Spring Hill USD 230 Votes to Increase Property Taxes over 20% for 67.198 mills – the highest in Johnson & Miami Counties

by Jennifer Williams

During the September 11th budget hearing for the Spring Hill USD230 school district, there was only a handful of people in the room and only one public speaker.

To hear internet critics cry foul all year regarding their increased appraisals and the fear of rising property taxes causing them to lose their homes or be forced out of the district, one would think the room would have been packed.

It seems that’s the problem with education.

Local county and city property tax hearings have seen many public speakers expressing concerns about the cost of inflation and the effects the increase in taxes will have on their budgets and their ability to stay living in their homes.

Local county commissioners and city council members have even been threatened with being voted out during their next election cycle.

One commonality amongst all of those municipalities was the elected officials telling the citizens that if they wanted to see a difference in their property tax bills, then they needed to be looking at the school mill levies and attending those hearings to voice their concerns since the school district mill levy is the biggest property tax item the residents pay.

But when it comes to education, it seems that the public is less vocal. Why is that?

Perhaps many in the community are fine with the cost of the taxes because they believe a quality education is important, and they’re willing to sacrifice whatever it takes to continue funding whatever the administration says is necessary.

When there’s a large enough group in favor of the messaging, it could be that any dissenter is shamed for being “against education” if they dispute increases in school budgets since “it’s for the children.”

This leaves a sense of alienation in the community, and just as their kids are forced to face peer pressure in the schools, it seems the parents may have succumbed to peer pressure in their community.

This social pressure was evident many years ago when Spring Hill was voting to approve the $74 million bond for new schools. Residents talked about their willingness to sacrifice “the cost of a cup of coffee” to have their children in good schools. Some teachers took to Facebook groups and told anyone who did not approve of the bond that they were against the children. One Wolf Creek Elementary teacher even told a retired gentleman who was concerned about his fixed income not being high enough to cover his increased tax expenses, that she noticed he had a new truck in his profile picture and that he could sell that truck and have enough money to help the children.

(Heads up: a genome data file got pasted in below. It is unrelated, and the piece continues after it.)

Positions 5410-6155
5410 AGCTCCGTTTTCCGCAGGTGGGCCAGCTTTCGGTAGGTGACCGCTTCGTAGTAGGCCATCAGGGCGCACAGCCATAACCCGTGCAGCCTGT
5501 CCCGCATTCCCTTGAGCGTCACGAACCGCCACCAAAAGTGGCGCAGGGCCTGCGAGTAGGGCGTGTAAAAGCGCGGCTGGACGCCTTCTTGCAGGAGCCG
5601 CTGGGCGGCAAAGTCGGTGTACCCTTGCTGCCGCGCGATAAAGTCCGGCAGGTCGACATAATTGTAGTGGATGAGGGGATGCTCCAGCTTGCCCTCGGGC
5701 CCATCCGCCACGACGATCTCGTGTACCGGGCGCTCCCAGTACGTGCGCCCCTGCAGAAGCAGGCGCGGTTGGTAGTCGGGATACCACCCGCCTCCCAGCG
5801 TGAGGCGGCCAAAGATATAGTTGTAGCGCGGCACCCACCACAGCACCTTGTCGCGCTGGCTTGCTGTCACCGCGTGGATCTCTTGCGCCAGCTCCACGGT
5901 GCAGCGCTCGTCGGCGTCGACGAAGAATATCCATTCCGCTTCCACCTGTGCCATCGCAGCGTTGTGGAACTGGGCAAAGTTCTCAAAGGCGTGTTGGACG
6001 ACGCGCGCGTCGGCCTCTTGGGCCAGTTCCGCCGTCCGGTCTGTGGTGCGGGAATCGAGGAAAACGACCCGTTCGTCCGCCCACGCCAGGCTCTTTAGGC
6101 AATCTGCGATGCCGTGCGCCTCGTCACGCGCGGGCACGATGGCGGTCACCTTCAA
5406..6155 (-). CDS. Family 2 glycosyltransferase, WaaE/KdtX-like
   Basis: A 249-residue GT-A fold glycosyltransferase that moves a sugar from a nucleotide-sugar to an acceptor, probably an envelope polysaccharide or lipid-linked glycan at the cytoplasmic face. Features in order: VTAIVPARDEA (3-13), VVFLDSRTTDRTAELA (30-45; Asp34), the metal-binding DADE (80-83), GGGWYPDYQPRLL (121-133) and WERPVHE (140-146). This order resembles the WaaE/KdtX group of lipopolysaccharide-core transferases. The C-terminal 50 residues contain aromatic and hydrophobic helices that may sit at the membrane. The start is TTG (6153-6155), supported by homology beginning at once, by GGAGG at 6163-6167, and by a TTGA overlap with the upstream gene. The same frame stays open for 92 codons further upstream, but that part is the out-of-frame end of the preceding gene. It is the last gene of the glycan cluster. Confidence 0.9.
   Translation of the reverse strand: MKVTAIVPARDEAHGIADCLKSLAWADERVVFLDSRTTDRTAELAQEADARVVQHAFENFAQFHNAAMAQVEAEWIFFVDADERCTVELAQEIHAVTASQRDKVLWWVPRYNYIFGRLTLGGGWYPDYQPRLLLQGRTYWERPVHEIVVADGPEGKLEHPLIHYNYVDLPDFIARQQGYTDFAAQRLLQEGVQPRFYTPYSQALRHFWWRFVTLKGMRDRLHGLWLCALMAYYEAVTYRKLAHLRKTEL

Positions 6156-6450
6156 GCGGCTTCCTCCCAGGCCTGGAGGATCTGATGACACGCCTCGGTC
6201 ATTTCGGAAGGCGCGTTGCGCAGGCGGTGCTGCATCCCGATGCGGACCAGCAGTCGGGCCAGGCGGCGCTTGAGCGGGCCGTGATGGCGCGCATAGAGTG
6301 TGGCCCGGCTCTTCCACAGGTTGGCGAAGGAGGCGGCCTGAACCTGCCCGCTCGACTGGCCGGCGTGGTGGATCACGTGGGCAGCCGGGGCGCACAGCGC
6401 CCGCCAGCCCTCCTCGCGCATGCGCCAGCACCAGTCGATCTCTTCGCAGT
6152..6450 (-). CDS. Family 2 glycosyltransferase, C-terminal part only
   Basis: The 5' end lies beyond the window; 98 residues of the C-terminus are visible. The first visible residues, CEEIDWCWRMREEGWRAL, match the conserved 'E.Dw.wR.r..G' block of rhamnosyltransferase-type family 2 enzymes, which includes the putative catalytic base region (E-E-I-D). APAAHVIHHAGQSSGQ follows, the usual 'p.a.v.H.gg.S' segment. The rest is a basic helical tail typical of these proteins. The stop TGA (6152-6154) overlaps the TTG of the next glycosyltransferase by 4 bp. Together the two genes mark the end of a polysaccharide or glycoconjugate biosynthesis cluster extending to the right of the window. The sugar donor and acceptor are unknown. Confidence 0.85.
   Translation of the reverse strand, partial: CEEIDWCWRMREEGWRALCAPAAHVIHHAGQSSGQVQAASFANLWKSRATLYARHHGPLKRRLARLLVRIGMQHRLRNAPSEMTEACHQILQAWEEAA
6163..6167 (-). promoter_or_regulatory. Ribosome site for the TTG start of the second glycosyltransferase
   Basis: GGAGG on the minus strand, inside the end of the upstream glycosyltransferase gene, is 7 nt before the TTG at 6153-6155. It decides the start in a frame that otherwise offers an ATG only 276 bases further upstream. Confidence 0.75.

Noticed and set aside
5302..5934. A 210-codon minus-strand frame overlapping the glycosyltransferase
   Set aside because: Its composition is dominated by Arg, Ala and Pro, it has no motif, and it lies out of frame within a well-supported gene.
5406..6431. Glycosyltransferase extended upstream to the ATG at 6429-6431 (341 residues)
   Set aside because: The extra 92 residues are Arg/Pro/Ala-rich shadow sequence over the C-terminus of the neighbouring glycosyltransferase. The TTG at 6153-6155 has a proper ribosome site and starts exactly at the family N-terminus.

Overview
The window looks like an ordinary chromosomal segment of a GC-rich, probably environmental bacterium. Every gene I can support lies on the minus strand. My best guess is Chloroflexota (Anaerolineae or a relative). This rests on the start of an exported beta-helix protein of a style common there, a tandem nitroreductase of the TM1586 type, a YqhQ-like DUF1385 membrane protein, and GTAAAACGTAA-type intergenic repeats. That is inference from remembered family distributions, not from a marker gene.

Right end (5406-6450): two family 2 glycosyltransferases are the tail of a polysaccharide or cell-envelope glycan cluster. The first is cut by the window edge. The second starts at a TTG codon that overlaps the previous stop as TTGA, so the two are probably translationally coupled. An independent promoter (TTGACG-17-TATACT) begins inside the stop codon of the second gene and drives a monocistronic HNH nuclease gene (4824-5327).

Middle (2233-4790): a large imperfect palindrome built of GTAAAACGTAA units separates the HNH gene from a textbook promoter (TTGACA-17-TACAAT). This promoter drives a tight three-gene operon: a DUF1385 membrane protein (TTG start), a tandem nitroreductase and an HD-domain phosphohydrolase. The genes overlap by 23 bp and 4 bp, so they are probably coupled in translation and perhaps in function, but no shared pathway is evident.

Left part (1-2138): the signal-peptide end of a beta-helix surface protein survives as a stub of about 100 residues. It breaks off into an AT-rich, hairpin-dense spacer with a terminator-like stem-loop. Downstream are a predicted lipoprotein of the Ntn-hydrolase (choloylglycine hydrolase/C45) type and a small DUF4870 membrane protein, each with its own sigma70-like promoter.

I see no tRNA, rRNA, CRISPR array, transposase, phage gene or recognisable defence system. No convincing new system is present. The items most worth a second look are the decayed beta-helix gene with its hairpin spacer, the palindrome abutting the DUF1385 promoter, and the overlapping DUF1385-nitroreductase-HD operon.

So perhaps one explanation for the lack of questioning is that to fit into a community, one must keep their mouth closed when it comes to education dollars and how the schools are spending the money or risk being chastised by others who are willing to give up “the cost of a cup of coffee” for the next increase.

At over a 20% budget increase for this year, that’s a lot of coffee.

Perhaps the people heard the mill levy was decreasing again and trusted that meant taxes were also decreasing. The reports presented claimed the district reduced the mill levy in 16 out of the last 17 years.

Here is a chart from their presentation that shows a consistent annual mill levy with only a slight fluctuation.

But what does a consistent mill levy actually cost when faced with increasing property values?

As with many budgets, the term “mill levy” reduction is used in a manner that makes the taxpayers and the voting boards get the impression that taxes are also being reduced.

This is a false representation of the numbers since a mill is merely a factor of an equation. The actual tax amount fluctuates annually, depending on assessed values, rendering a generic mill number useless in any sort of comparison of tax dollar increases or decreases. The mill alone cannot paint a full picture.